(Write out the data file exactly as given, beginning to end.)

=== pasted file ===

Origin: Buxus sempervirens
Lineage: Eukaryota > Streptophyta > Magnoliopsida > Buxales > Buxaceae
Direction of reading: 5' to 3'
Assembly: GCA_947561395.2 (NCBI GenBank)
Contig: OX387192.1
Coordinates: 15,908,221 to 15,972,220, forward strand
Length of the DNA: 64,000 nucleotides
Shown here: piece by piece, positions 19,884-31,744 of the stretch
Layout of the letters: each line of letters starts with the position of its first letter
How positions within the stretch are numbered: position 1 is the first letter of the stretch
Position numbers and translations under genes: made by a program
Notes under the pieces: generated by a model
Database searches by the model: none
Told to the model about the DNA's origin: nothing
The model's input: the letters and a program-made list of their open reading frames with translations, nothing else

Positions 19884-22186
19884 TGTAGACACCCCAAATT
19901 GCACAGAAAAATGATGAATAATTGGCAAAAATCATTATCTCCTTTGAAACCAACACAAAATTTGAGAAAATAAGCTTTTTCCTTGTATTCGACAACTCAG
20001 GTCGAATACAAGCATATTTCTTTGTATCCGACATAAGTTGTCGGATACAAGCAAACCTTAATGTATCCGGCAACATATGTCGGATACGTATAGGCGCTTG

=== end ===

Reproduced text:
Origin: Buxus sempervirens
Lineage: Eukaryota > Streptophyta > Magnoliopsida > Buxales > Buxaceae
Direction of reading: 5' to 3'
Assembly: GCA_947561395.2 (NCBI GenBank)
Contig: OX387192.1
Coordinates: 15,908,221 to 15,972,220, forward strand
Length of the DNA: 64,000 nucleotides
Shown here: piece by piece, positions 19,884-31,744 of the stretch
Layout of the letters: each line of letters starts with the position of its first letter
How positions within the stretch are numbered: position 1 is the first letter of the stretch
Position numbers and translations under genes: made by a program
Notes under the pieces: generated by a model
Database searches by the model: none
Told to the model about the DNA's origin: nothing
The model's input: the letters and a program-made list of their open reading frames with translations, nothing else

Positions 19884-22186
19884 TGTAGACACCCCAAATT
19901 GCACAGAAAAATGATGAATAATTGGCAAAAATCATTATCTCCTTTGAAACCAACACAAAATTTGAGAAAATAAGCTTTTTCCTTGTATTCGACAACTCAG
20001 GTCGAATACAAGCATATTTCTTTGTATCCGACATAAGTTGTCGGATACAAGCAAACCTTAATGTATCCGGCAACATATGTCGGATACGTATAGGCGCTTG